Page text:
The input on the tab should only override the note entered on the pitch staff if it conflicts ie if it's on the same string.

As for the second suggestion, I'm afraid I don't understand it. If your request would only affect the selected string surely this new tab keyboard entry method is already the quickest way to do it? Repeating a note from another string on the selected string would involve deciding which note to duplicate and, unless I'm missing something, that would be an additional step.

In reply to by brod

Let me try clarifying my problem:

  1. create a linked pitch and tab staff for guitar
  2. go to the first first e string in the first measure of the tab
  3. press alt+0 to insert a 0 to the string and an e to the pitch staff
  4. press alt+down to navigate to the b string
  5. press alt+5 to insert another e tone of the same pitch
  6. Actual result: Nothing!

    Expected result: The e string should show 0, the b string should show 5 and the pitch staff should show only one e note.

    If the default behavior of alt+number is to move the current note to the new insert, then shift+alt+number should add to build a chord. This would be consequent to the pitch editing. However, I agree with brod that it would be more convienitent if the default behavior would be to add a note to the chord.

In reply to by johey

Ah, now I understand. I hadn't tested that.

In fact behaviour is not consistent across strings. It seems the first string acts differently to the others.

The test you describe shows that you cannot add the same note as is on the first string on another string (in your case it was the second string but trying fret 9 on the third string gives the same result).

The same is not true of other strings. Add a note to the second string and attempt to repeat it on the third string and not only does the new note not appear but it deletes the first note. A second attempt adds the note on the string you are editing but does not bring it back to the string where you first entered it.

In reply to by johey

Miwarre, I've noticed that you can't overwrite a fret using the "alt-number" method. Once you've entered a fret number on a string the only way to change it is with the up and down keys (or shift-up and shift-down if appropriate) or by deleting and re-entering.

Is this intentional?

I don't really have an option on whether it is a good thing or not. It slows down corrections but also helps prevent accidental overwrites.

In reply to by johey

I was told that in a previous version of MuseScore, you could add several notes of the same kind by just pressing shift and insert as many you liked. They was just stacked. However, this was considered bad behavior, so it was changed to just toggle the note on and off. I understand that in normal case toggling is easier to explain.

Hmm. I hadn't beem aware of this change, and I am mot sure I like it. This has nothing to do with tab specifically, but applies to all note entry: if you have already entered an E, you cannot enter another via shift-E. But that's a pretty common thing to do, at least for me. To have an E and Eb in the same chord, for instance. Possibly in different octaves, but I would often enter this as E, -, E, crrl-up. Yes, I know there are other ways and I can adapt, but I am wondering what problem this change solves and if the cure isn't perhaps worse?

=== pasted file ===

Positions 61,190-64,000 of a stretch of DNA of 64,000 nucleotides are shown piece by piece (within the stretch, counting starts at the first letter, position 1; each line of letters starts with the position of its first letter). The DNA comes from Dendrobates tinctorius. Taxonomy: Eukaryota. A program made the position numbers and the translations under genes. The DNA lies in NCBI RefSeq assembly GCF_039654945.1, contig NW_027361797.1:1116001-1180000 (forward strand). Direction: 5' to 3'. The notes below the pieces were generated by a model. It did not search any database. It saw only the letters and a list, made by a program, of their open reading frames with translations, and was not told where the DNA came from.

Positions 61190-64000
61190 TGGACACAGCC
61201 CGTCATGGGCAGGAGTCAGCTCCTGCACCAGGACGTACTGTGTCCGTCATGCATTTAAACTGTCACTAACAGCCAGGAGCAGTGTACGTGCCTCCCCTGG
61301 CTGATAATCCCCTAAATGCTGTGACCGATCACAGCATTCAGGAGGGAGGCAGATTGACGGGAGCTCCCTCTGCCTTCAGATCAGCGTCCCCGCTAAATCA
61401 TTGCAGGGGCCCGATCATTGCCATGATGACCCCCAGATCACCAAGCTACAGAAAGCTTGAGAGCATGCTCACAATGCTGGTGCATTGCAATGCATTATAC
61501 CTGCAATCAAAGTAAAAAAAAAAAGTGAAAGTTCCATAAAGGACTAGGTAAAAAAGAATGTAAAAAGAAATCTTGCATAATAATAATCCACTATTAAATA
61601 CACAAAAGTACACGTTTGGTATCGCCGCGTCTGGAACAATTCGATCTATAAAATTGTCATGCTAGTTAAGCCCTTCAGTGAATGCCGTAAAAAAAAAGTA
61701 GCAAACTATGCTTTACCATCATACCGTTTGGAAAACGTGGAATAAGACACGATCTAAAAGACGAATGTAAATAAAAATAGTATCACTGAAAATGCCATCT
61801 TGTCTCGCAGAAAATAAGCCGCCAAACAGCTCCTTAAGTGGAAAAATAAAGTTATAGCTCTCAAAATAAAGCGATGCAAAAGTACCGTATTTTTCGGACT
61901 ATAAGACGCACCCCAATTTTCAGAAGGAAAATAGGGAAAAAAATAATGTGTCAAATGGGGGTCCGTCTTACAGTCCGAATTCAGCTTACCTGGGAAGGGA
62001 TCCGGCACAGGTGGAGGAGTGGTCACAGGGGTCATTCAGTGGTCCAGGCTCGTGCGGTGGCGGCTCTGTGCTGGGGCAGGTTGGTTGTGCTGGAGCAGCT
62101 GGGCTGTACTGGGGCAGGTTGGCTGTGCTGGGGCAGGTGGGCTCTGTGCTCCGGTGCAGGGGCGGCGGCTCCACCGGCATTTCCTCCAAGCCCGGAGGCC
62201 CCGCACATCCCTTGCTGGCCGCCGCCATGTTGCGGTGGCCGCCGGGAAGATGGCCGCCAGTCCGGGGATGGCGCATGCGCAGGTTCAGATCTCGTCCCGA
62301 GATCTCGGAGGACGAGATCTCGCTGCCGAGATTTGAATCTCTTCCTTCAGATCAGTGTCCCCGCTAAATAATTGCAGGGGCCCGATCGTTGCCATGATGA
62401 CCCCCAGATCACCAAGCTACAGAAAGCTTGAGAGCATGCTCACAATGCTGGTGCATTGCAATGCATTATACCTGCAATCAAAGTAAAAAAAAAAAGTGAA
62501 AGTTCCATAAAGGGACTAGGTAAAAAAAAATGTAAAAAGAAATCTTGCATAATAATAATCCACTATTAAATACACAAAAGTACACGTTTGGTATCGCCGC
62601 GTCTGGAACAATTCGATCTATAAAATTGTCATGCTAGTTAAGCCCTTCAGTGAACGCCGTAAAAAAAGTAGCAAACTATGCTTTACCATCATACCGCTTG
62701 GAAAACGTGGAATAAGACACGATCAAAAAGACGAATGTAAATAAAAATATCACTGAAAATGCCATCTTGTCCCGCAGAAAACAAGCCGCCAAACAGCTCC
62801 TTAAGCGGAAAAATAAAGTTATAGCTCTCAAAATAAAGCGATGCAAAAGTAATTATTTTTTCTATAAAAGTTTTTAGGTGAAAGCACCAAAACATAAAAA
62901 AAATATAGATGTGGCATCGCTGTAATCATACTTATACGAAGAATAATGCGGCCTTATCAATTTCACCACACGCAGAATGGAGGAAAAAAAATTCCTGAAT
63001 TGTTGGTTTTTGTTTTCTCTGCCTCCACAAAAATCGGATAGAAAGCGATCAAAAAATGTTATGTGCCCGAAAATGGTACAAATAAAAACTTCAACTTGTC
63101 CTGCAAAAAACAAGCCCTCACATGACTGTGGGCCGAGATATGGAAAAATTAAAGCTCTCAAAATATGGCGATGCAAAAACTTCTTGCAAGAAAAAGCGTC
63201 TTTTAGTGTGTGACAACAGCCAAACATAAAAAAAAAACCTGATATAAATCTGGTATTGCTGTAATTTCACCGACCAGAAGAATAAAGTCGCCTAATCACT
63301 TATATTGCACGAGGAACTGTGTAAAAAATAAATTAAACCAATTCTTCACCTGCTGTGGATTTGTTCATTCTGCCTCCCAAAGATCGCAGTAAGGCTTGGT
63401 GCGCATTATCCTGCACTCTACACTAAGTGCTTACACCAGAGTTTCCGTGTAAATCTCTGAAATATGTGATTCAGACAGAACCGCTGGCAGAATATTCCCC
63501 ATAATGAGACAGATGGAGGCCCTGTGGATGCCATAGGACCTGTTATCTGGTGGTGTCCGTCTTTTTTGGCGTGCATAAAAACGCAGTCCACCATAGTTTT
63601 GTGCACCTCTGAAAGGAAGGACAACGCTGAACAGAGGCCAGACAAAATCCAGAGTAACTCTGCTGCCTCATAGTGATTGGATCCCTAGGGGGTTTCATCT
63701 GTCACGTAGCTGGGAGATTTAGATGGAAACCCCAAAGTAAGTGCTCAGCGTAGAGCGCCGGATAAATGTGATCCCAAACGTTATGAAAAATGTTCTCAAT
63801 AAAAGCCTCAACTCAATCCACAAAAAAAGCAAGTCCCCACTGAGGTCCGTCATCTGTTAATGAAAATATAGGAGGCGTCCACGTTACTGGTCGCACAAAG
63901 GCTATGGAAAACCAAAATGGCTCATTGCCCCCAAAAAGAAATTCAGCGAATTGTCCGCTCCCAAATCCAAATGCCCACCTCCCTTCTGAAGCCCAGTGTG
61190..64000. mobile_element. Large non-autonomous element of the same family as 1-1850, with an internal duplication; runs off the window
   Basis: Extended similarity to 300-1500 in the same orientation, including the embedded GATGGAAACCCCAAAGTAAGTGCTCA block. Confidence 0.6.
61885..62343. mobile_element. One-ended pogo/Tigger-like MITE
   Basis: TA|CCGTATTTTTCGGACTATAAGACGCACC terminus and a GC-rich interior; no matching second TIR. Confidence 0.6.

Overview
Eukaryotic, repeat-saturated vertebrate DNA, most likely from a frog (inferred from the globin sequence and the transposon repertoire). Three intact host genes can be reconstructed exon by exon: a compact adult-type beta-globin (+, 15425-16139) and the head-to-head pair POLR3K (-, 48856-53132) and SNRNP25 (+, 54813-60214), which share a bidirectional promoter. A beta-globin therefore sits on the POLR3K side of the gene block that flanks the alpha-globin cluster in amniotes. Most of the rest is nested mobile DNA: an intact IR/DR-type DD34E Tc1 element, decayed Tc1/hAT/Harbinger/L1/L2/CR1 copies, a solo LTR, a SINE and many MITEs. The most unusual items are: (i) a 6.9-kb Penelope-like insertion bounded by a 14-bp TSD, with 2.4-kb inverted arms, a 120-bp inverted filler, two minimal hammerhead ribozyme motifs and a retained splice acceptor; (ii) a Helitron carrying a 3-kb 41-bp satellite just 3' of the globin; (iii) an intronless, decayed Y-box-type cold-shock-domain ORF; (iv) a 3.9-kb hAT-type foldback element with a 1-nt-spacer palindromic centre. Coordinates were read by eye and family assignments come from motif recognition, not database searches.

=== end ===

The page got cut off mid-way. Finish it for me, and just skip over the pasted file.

In reply to by Marc Sabatella

I can confirm that code is there to implement this kind of toggle and preventing entering the same note twice in a chord (where by "same note" a note with the same pitch is meant; if anybody cares, the code are lines 755-762 of libmscore.edit.cpp, function void Score::putNote(const Position& p, bool replace)).

I also do not understand the reason for this change, which is however there since before the switch to github, i.e. end of May.

For instance, this change does not prevent entering an octave to a note already there, but makes it unnecessarily complex, as the usual way, for me and for Marc as well, is to repeat the note and move it by an octave.

There are commands to add to a chord an interval to a note already there, but one has to be sure the relevant note of the chord is selected and I am not sure there are commands to add the interval above AND below.

So, a word on the rationale of this change would possibly clarify the matter.

I'm going to disable this for TAB staves, as it does not make real sense for them; but I'm not going to change it for other kinds of staves until the reasons for it are clear.



In reply to by [DELETED] 5

I could live with shift-E automatically entering an E an octave up. I suppose some might prefer an octave down, but for some reason, I think I tend to enter chords bottom up. Plus I do tend to use the shortcut for entering a note an octave below (shift-8).

I wonder if the reason for the change was to prevent mistakes where a double note is accidentally left in. Or maybe that causes problems for MuseScore down the road. But it's still possible to create this situation by entering different pitches then uses up/down arrows to merge them.

In reply to by Marc Sabatella

Forgive me if I sound too picky, but it is perhaps the case to move the discussion about this change (note toggling instead of note adding) and ways around it to a topic for itself, as it is not specific to TABs; even more, it will no longer apply to TABs very soon...



I'll address each issue separately.

[Alt]+keys not working on Mac: unfortunately, I know nothing about Mac's. By chance, are they reserved by the system?

As detailed above, I know [Alt]+[C], [Alt]+[D]... do not work (at least in English version of the software) as they are 'stolen' by the [C]reate, [D] isplay, ... menus. I know of no reason for [Alt]+[1], [Alt]+[2], ... not working on Mac: they do work on my Ubuntu and Win7 systems.

Any Mac expert has any idea?

I understand that using [Alt] combinations will ever be a problem. If anybody could come with better default shortcuts (also keeping in mind that one or two more rows of numbers should be reserved for frets 10-19 and 20-29), it would be great.